The administration set provided by this invention is used to deliver medical fluid 51 and a beneficial agent to a patient. The administration set is sterile, pyrogen-free and disposable. The set comprises the components described hereafter, and it connects with port 54 of container 11 via hollow connector 55. Connector 55 is adapted to receive end 56 of drip chamber 57, which is used to trap air and permit adjustment of the flow rate of fluid 51 from container 50 as the flow proceeds drop-wise. An outlet 58 of drip chamber 57 connects to tube 59 that goes through an optional roller clamp 60. Roller clamp 60 can be used for pinching the internal diameter of tube 59 to regulate flow therethrough. As tube 59 passes through clamp 60 it connects to inlet 21 of dispenser 10, described above, which dispenser is used for introducing a beneficial agent into a medical fluid. A second segment of tube 61 connects to outlet 24 of the dispenser, passes through primary roller clamp 62 that is used in cooperation with sight drip chamber 57 for adjusting the fluid flow rate from dispenser 10 and to an adapter-needle assembly 63 for conveying medical fluid and agent into a vein and sometimes an artery of a patient.
The parenteral delivery system comprising the agent dispenser can be used for the administration of many beneficial agents especially where it is desirable to administer by infusion, and more particularly via the intravenous, intra-arterial, intraperitoneal or subcutaneous routes. For example, the delivery system can be used in one presently preferred embodiment, in intravenous fluid replacement, such as administering plasma or saline and simultaneously or intermittently administering a therapeutically effective amount of drug therewith; in another embodiment as a method in intravenous electrolyte-balance replacement, such as supplying sodium, potassium or chloride ions with drug administered therewith to a patient in need of electrolyte restoration and an intravenous drug; and in a method of intravenous nutrition, such as supplying dextrose and concomitantly administering or periodically administering a parenterally administrable drug to a patient in need of such therapies.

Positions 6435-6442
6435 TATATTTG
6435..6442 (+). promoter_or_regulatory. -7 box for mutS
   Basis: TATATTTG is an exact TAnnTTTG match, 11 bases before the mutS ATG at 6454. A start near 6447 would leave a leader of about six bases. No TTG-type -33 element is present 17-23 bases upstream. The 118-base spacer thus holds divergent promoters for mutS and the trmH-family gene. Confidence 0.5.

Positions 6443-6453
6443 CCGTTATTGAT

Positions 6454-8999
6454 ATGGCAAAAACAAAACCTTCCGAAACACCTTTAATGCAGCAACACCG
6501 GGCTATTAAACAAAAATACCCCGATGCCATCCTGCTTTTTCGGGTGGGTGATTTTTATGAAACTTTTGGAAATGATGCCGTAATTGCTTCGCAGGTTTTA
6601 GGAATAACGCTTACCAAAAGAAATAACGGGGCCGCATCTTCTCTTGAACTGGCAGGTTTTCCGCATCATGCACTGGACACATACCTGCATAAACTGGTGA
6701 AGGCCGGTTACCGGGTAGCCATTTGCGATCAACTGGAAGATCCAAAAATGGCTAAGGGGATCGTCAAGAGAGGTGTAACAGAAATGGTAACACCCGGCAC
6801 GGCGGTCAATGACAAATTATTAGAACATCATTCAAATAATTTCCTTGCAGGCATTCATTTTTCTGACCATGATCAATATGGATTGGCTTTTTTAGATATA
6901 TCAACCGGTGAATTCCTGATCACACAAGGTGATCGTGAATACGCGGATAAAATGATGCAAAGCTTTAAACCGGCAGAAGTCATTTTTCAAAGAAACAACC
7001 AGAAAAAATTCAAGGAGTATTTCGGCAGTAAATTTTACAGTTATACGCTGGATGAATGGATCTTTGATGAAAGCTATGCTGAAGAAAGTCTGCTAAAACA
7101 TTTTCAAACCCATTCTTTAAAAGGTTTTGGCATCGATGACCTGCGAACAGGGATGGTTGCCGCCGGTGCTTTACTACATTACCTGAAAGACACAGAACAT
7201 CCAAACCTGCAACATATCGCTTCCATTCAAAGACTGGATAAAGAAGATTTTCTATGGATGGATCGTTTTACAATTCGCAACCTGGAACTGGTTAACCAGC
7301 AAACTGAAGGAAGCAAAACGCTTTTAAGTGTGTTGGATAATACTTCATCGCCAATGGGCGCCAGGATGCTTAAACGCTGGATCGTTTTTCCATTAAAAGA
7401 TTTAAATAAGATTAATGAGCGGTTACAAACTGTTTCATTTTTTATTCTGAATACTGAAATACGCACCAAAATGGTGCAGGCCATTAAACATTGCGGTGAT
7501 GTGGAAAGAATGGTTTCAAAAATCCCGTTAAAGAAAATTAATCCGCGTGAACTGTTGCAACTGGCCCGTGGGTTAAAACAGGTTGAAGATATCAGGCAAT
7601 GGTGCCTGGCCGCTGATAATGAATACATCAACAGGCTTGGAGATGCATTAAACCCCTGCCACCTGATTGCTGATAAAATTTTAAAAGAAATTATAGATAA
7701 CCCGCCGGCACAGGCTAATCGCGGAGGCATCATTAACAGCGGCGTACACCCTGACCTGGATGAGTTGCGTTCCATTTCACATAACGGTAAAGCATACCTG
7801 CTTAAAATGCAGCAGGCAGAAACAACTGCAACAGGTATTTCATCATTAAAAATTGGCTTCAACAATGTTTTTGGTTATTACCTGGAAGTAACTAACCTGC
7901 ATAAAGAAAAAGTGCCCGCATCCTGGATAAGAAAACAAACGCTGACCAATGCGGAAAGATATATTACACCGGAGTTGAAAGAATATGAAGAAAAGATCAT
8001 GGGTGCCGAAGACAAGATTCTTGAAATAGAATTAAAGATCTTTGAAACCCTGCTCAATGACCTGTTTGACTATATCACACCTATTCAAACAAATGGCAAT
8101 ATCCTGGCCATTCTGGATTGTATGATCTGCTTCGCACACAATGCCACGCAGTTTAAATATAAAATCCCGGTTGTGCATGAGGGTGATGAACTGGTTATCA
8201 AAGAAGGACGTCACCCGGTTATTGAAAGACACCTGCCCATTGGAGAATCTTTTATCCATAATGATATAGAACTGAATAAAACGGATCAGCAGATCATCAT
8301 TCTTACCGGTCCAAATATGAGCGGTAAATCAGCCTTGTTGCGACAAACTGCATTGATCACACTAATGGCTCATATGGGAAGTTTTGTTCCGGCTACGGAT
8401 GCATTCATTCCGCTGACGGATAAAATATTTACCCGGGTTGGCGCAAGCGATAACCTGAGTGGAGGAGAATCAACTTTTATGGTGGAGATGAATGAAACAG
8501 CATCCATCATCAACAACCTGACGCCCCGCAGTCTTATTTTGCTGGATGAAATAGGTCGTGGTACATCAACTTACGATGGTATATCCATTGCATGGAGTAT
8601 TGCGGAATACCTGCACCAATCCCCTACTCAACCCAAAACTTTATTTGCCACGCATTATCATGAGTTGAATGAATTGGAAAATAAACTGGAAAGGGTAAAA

The novel and useful invention provides a system and method for obtaining the precise control of agent administration to a recipient. While there has been described and pointed out features of the invention as applied to presently preferred embodiments, those skilled in the art will appreciate that various modifications, changes, additions and omissions in the invention illustrated and described can be made without departing from the spirit of the invention.
|Cited Patent||Filing date||Publication date||Applicant||Title|
|US2507214 *||Oct 16, 1946||May 9, 1950||Lee Medley Robert||Vaginal syringe|
|US2849256 *||Jan 31, 1956||Aug 26, 1958||Gordon E Eckley||Hygienic disinfectant apparatus|
|US3872879 *||May 9, 1974||Mar 25, 1975||Bernard S Green||Mixing and dispensing device|
|US4294280 *||Jul 10, 1979||Oct 13, 1981||Tom Milton D||Apparatus for producing and dispensing detergent solutions|
|Citing Patent||Filing date||Publication date||Applicant||Title|
|US4673386 *||Mar 6, 1986||Jun 16, 1987||Gordon Mark G||Blood sampler device|
|US4832690 *||Jan 23, 1987||May 23, 1989||Baxter International Inc.||Needle-pierceable cartridge for drug delivery|
|US4871360 *||Apr 21, 1986||Oct 3, 1989||Alza Corporation||System for intravenous delivery of a beneficial drug at a regulated rates|
|US4874366 *||Dec 19, 1988||Oct 17, 1989||Baxter Internatiional Inc.||Housing enabling passive mixing of a beneficial agent with a diluent|